Ad agencies for humanity

Advertising for Humanity, a creative agency whose clients are all social-benefit organizations, was started by social entrepreneur Dan Pallotta, author of Uncharitable: How Restraints on Nonprofits Undermine Their Potential.

Among the takeaways from Pallotta’s book is that forcing nonprofits to work with a low overhead prohibits them from obtaining the exposure needed to make large-scale social impact. If we could apply business principles like advertising to the nonprofit world, however, they too could create market demand.

Instead of just questioning the system, Pallotta devised a solution with Advertising for Humanity. The agency offers top grade creative services to nonprofits including business strategy consulting, branding, digital and print tools, CSR, event design, media planning, and board and donor transformation. “We help humanitarian organizations succeed by transforming their brands. We help consumer brands succeed by transforming their social initiatives,” Advertising for Humanity says on their site. “We marry marketing and meaning.”

In less than 10 years, Pallotta’s event marketing model—“the long-distance, multi-day pilgrimage model”—has been able to raise $582 million, and raise over $1 billion by inspiring others to start their own movements. The marketing practices delivered by “Humanity’s ad agency” have already benefited organizations like the US National Breast Cancer Coalition, Kenya-originating Kourage Athletics, Gulf Coast Foundation of Community, Helmsley Charitable Trust/Glu, Breast Cancer 3-Days, AIDSRides USA, Kidney Foundation of Alberta and the Michael J Fox Foundation for Parkinson’s Research.

Kourage Athletics operates in a Kenyan-owned factory located 139 kilometers north of Nairobi in the Rift Valley, the womb of many of Kenya’s best runners. The products itself combine fashion-forward design, a modern fit and performance-centric quick-dry fabrics that will pump you up at your next race or simply during your next morning jog. “Kenyan runners are world-class,” says 23-year-old Kourage Athletics fashion designer Joseph Kisuli, “we wanted to create an equally impressive garment.” “We combine the fit of your favorite t-shirt with the best performance fabric in the world.”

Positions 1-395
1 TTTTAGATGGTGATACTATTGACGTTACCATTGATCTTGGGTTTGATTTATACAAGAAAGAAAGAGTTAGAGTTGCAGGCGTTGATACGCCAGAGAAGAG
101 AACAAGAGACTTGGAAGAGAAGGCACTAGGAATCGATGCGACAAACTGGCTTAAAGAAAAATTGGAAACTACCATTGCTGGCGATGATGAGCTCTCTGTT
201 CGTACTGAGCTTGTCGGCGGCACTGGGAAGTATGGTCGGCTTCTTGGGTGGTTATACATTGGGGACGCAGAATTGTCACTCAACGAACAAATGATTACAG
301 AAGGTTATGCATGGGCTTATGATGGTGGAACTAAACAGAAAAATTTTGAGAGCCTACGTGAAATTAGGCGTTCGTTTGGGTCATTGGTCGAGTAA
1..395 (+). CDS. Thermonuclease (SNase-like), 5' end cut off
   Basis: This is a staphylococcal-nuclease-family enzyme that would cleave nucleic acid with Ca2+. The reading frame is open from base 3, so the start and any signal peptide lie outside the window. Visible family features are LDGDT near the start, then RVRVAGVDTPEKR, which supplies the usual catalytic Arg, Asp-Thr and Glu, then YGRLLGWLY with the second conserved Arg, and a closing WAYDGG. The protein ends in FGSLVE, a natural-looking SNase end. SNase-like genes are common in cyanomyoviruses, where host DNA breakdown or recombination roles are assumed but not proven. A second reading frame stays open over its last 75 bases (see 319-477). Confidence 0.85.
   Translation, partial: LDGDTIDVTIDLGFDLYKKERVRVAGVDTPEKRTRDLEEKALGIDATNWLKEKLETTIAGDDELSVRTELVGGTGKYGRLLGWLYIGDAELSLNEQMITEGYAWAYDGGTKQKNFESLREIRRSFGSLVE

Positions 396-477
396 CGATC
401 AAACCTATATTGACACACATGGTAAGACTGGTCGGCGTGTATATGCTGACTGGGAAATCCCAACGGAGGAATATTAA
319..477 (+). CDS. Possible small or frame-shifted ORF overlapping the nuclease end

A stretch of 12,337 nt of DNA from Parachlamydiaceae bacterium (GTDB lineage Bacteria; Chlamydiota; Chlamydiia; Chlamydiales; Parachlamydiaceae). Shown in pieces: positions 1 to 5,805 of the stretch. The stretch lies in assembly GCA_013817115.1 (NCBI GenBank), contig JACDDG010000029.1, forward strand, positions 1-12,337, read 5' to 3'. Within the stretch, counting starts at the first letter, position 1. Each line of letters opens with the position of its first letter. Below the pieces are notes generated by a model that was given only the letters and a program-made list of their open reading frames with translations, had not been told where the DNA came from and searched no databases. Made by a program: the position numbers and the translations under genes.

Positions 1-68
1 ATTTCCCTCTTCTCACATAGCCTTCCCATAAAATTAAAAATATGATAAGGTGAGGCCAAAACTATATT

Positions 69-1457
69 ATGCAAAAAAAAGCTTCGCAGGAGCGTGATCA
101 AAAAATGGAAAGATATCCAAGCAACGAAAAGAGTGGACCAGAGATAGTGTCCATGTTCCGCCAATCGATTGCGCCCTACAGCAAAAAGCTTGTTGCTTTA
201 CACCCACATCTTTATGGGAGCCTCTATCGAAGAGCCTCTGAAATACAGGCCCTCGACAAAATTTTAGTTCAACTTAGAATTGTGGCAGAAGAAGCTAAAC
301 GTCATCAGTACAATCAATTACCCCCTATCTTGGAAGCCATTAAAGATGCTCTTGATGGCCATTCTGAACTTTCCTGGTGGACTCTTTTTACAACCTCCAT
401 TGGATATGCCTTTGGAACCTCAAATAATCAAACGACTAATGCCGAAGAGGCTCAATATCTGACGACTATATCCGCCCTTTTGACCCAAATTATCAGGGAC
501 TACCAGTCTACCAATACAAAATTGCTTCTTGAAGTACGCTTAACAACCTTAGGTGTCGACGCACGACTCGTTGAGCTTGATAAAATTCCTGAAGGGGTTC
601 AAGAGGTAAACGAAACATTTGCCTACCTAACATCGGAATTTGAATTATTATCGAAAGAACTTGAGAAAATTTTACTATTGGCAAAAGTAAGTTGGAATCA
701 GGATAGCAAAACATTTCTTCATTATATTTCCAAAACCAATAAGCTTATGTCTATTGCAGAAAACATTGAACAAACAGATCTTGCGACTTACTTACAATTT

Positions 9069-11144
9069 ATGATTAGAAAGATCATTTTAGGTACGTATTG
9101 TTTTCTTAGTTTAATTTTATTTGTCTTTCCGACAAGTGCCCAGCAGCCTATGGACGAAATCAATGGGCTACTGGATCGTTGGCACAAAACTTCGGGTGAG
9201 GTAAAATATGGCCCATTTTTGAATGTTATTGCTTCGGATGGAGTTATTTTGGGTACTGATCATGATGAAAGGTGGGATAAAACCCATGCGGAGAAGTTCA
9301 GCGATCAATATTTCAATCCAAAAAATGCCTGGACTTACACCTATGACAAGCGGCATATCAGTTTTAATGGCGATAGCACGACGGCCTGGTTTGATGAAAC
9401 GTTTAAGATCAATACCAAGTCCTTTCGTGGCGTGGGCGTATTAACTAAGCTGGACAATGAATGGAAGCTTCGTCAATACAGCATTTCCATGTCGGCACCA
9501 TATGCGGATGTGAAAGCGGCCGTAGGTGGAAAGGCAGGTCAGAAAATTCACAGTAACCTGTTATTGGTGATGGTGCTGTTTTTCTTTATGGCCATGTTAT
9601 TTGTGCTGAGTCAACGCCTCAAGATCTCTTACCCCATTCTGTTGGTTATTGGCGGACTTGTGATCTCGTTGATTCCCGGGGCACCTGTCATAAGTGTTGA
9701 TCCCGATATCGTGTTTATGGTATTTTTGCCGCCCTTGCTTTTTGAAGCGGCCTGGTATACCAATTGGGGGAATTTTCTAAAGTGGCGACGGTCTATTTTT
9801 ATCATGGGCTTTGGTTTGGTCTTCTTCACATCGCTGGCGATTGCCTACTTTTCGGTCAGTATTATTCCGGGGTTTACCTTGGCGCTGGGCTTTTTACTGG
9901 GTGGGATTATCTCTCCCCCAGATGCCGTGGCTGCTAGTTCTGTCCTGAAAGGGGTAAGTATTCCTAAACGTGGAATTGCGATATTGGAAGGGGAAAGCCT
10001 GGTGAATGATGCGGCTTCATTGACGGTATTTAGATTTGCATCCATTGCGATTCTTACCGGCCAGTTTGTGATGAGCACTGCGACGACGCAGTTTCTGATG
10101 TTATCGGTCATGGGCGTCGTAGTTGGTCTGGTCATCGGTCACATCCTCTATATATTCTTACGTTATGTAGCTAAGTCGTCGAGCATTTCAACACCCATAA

Kourage is a legal non-profit that strives to reduce poverty through job creation. Revenues from Kourage Athletics are reinvested back into where the brand emanates from, and where it matters most: Kenya.

Another creative agency with an ethical twist is Do Good Advertising that offers advertising and graphic design services to companies and enterprises that also have a social mission. Do Good Advertising strives to stay competitive, and offers numerous services including posters, outdoor publicity, exhibition and presentation materials, web design, television advertising, brochures, reports, branding, logos, stationary design, radio advertising and press advertising.

Founded in 2006 by graphic designer Richard Rogers and copywriter Stephen Simpson, Do Good Advertising has worked with a long list of clients including British Lung Foundation, Children in Scotland, Christian Aid, Veterinary Benevolent Fund, Waterwise, University of Glasgow, Respect Me, Glasgow Drawing Studio, and National Museums Scotland. Its main office is in the East End of Glasgow, Scotland, with a secondary office operating out of the Ethical Property Company in London, England.

Finally, there is Neo that works with a variety of organizations including social businesses, social enterprises, green businesses, public sector organizations and charities. Neo offers a range of services including fundraising, campaigns, media relations, social marketing, events, organizational development, branding, design and marketing. Despite that exhaustive list of services, everything comes back to one thing: creating positive change.

Certainly, it’s no surprise that Neo has a long list of crème de la crème clients including Greenpeace International, WWF, Wellbeing of Women, Help The Aged, ActionAid, Arts Council England, Homeless Link, Counsel and Care and Ethical Trade Initiative.


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